Using Certified Renewable Energy to Meet LEED Criteria in California

— by Xico Manarolla

High Desert Solar-plus-Storage Facility. 100 MW generating capacity and 50 MW of storage capacity.

An edited version of this appears on the USGBC National website.


LEED certified buildings have been helping California meet AB 32 Scoping Plan targets of reducing GHG emissions by 40% below 1990 levels by 2030 primarily through energy efficiency improvements of an average of 27% above the reference code.[1] Beginning in 2013 with LEED v4[2], Green-e[3] certified renewable power purchases, RECs and offsets could qualify for up to two points toward LEED certification. LEED v4.1 allows for up to five points.

The availability of renewable power continues to grow. Since 1993, solar PV generation in California has ballooned from 4 GWh hours to 24,720 GWh in 2018.[4] Investor-owned utilities (IOUs) and consumer choice aggregators (CCAs) now offer Green-e certified energy products with 50% and 100% renewable energy content to their customers.

For many LEED certifiers, the primary benefit of green power purchases are increased flexibility for the final points necessary to meet certification requirements. However, local communities also benefit from air quality improvements. In many cases, renewable generation facilities are located within regional airsheds, improving local air quality while enabling buildings to meet GHG reduction targets. CCAs provide benefits that are even more localized, sourcing power within, or adjacent to, the communities they serve.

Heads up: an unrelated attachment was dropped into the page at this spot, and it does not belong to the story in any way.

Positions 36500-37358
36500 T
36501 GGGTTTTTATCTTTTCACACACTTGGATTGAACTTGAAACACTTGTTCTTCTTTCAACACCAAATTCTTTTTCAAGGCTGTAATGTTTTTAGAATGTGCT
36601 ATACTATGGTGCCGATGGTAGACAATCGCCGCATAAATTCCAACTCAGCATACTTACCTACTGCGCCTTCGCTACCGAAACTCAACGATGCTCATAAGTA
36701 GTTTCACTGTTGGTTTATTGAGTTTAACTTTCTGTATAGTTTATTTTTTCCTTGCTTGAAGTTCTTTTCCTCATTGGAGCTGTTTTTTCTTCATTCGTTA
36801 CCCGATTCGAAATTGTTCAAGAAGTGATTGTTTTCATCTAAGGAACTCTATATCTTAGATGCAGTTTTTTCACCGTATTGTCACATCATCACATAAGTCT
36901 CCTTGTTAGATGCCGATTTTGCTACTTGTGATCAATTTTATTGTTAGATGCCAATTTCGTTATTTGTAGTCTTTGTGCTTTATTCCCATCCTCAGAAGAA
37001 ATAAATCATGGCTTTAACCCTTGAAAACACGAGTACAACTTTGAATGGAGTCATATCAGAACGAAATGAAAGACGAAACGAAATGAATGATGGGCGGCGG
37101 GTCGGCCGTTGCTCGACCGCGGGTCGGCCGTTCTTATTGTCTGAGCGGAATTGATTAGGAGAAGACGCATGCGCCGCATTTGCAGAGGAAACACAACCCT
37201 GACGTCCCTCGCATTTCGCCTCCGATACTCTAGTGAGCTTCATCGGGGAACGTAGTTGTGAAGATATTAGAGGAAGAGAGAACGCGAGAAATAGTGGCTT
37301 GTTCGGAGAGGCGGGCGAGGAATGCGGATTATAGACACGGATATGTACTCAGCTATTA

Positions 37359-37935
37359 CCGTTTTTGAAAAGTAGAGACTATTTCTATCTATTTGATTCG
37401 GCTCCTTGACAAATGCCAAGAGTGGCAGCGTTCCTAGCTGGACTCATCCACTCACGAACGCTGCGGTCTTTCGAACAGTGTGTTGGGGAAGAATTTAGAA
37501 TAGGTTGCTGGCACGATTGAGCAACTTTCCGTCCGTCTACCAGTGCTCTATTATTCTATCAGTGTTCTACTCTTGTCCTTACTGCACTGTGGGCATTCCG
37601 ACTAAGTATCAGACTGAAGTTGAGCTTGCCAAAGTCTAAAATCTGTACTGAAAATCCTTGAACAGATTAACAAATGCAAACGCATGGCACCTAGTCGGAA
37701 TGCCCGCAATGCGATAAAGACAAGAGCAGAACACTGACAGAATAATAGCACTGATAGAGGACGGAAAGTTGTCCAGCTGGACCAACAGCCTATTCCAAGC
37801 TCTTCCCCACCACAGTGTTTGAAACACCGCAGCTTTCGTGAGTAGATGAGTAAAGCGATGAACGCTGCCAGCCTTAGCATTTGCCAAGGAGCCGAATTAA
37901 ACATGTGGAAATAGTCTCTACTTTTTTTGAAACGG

On-site generation of electricity can also be used to achieve LEED points, but upfront installation costs can be prohibitive. In many cases on-site generation will be insufficient to cover all the electricity needs of the building. A green power purchase may be a more cost-effective option, or one that can be coupled with on-site generation. Recent price increases in RECs have made them expensive relative to on site generation, but these trends may be temporary.[5] Cost effectiveness studies for LEED 4.1 are not yet available, but future studies will help certifiers make informed decisions for reduction strategies.

How Do I know That the Power I Buy Is Actually Renewable?

Green-e is the standard U.S. certification for renewable energy products in the voluntary market, ensuring the highest quality renewable resources with minimal environmental impact and chain of custody from generation to retirement. Green rated programs from utilities with more than 100,000 customers[6] (IOUs like SCE and PG&E) are required to be Green-e certified through SB 43. CCAs also provide Green-e certified options.